As Minneapolis seeks to enforce security rules at a shelter near the new Twins park, the director says it's a ploy to force out the homeless. Homeless advocate Mary Jo Copeland claims city's out to oust her from near the new ballpark but says God will trump licensing officials.
Mary Jo Copeland, founder of Sharing and Caring Hands, which serves meals to the homeless, spoke about the need to pray for the facility to stay open. The city of Minneapolis is holding up licensure because of security issues; the shelter’s head of security, Roderic Gholston, is at right.
Saying God is on her side, Sharing and Caring Hands founder Mary Jo Copeland said Thursday that Minneapolis officials are trying to drive the homeless people she serves away from the Twins ballpark rising nearby.
But city licensing officials say they've held up the license Copeland needs to serve meals because she has resisted their entreaties to put in place a security plan to reduce drug dealing and other problems.
Copeland runs a family housing shelter and drop-in meals and other programs virtually across N. 7th Street from the new ballpark. The facility's license is one of thousands up for renewal by the city; an April 25 meeting is scheduled.
She launched a pre-emptive strike with a Bible-quoting news conference Thursday to denounce the city. She said she's willing to abide by reasonable requirements.
"I don't go into people's meetings if I know they're going to harass me," she said, before ending the conference with the "Hail Mary."
The city takes the issue seriously enough that Mayor R.T. Rybak met with Copeland a year ago, but did not resolve the issue.
"They were having trouble getting through to her," said Rybak spokesman Jeremy Hanson. "She once told him that when he's going against her, he's going against God."
"They came in almost like Gestapo," said Dick Copeland, Mary Jo's husband.
"The truth is they don't want us here."
The need for land near transportation and people has drawn both sports and homeless facilities to the fringes of downtown. People Serving People's family shelter sits two blocks from the Metrodome, and a cluster of shelters and more permanent housing for the homeless sit as close as a block from the Target Center. In St. Paul, Catholic Charities operates Dorothy Day Center for homeless people across from Xcel Center.
None of the others reported problems with the city. "Absolutely not," said Rebecca Lentz, spokeswoman for Catholic Charities, which runs a 250-mat shelter a block from Target Center on Currie Avenue.
"We have a good working relationship with Target Center and the Timberwolves," said Bill Miller, who runs Salvation Army's Harbor Light, which offers programs for homeless people, also on Currie.
At People Serving People, two blocks from the Metrodome, the Twins donate tickets for an annual fundraiser, and for kids to attend games.
But there are "serious security issues" at Sharing and Caring Hands, reported Ricardo Cervantes, the city's deputy director for licenses and consumer services.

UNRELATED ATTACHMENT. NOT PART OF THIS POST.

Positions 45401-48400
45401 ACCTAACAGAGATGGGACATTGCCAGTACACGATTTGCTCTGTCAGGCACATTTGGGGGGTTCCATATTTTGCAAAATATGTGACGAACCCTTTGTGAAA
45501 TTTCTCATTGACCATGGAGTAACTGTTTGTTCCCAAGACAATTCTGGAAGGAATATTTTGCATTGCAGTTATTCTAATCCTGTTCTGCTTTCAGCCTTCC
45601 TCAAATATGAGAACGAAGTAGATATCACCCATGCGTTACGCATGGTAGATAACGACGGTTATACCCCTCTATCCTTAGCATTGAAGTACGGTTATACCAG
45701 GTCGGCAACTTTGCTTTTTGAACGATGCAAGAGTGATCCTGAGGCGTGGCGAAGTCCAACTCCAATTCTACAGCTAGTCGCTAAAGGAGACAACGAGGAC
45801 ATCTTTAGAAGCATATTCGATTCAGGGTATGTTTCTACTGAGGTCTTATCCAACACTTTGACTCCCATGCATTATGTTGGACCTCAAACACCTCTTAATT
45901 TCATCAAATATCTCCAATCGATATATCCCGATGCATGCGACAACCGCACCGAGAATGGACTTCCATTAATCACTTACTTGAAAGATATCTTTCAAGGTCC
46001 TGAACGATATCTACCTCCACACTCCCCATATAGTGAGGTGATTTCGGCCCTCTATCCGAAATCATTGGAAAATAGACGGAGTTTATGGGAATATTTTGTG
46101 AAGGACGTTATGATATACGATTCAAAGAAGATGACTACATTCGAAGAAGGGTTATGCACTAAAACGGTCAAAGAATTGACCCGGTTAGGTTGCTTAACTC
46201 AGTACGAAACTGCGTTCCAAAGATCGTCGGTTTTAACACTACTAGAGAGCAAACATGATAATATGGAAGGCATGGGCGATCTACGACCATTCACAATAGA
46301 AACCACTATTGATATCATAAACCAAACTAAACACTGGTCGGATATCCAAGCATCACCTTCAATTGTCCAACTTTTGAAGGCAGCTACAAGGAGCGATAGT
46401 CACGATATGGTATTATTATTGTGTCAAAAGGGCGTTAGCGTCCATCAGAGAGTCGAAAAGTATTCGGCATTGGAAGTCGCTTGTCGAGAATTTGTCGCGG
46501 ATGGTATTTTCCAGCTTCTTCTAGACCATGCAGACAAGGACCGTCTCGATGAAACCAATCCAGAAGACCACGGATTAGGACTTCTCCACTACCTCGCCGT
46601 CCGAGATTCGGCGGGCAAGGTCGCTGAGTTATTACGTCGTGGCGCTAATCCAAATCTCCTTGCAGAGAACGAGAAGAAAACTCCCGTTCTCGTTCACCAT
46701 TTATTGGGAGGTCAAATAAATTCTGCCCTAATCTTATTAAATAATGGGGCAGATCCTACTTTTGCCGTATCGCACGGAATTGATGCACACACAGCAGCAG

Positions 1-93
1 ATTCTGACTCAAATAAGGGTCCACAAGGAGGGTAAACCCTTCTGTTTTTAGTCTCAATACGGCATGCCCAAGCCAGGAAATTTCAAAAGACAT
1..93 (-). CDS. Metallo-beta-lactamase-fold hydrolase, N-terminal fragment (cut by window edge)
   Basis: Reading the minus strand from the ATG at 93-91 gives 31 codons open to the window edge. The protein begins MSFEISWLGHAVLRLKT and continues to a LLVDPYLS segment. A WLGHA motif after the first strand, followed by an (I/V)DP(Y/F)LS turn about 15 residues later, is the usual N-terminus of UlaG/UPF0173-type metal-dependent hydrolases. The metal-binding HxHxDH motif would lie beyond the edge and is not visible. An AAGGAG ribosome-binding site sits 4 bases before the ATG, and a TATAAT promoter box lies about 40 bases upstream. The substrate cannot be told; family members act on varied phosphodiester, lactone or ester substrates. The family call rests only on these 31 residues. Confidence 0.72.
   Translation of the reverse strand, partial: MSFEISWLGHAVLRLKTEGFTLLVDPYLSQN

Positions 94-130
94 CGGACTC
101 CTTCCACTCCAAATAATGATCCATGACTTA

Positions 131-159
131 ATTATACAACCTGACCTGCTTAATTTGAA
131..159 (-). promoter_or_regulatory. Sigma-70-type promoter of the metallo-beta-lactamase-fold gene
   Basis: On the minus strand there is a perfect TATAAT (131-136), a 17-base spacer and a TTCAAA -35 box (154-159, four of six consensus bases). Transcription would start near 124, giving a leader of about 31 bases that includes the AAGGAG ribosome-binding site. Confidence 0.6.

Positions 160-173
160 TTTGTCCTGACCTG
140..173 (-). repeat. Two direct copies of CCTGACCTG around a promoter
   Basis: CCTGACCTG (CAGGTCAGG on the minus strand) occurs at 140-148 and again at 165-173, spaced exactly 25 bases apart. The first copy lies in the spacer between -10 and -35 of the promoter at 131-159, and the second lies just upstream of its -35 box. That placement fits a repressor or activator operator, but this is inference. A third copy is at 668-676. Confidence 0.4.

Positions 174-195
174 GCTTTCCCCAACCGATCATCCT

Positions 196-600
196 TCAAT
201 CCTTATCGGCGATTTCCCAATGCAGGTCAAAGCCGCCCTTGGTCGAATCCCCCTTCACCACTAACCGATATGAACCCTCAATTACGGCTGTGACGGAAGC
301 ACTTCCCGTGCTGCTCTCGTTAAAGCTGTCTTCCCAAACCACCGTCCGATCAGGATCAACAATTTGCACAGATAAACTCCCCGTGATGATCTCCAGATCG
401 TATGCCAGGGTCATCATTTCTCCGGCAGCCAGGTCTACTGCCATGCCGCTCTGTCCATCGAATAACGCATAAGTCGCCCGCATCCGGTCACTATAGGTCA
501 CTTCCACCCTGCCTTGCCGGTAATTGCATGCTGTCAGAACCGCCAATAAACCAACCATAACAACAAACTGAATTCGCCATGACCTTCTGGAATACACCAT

"Sharing and Caring hands has been on my radar since I walked in the door," said Cervantes, who has held his post for three years. Problems include illicit drugs, disorderly conduct, loitering and public nuisance infractions, he said.
Police made 17 arrests at Sharing and Caring Hands for drug offenses in 2006 after making undercover buys of marijuana and crack cocaine. Cervantes told of watching one young man go in and out of the center, then roll a marijuana joint; when questioned by an accompanying officer, he pulled out an ID and sex offender papers.
The city is holding people accountable for their behavior, said Don Samuels, the area's council member. "Should a place that serves the poor and homeless be guaranteed an exemption?" he asked. "I don't think we should do that because these strategies were designed to keep people safe, and who should be kept more safe than the vulnerable?"
Dick Copeland showed off the 17 cameras at Sharing and Caring Hands that are monitored by one of three security workers. He said the facility has a security plan; it's just not written. The family shelter has a controlled entrance.
He said the city didn't give the Copelands much help after his wife began operations nearby in 1985. He said that city pressure stepped up in spring 2007, just before ballpark construction began. "All of the sudden the city's concerned we're not doing this right," Copeland said.
The Copelands don't blame the Twins. The team has donated posters and also clothing collected from players and their families as they pack up after the season, according to Kevin Smith, the Twins' executive director of public affairs.
"Mary's Place and Sharing and Caring Hands are as much a part of Twins Territory as any place," he said, using a team marketing term.
The team also has talked to Salvation Army representatives about employing some of its residents in concession and other ballpark jobs, said team official Bryan Donaldson, who serves on the advisory board for Harbor Light. "We know the neighborhood we're moving into," he said.
Copeland said her facility is the safest place in the city and said she's praying for a change of heart by city officials. But she claimed a trump card: "The power of almighty God runs this city."
Steve Brandt • 612-673-4438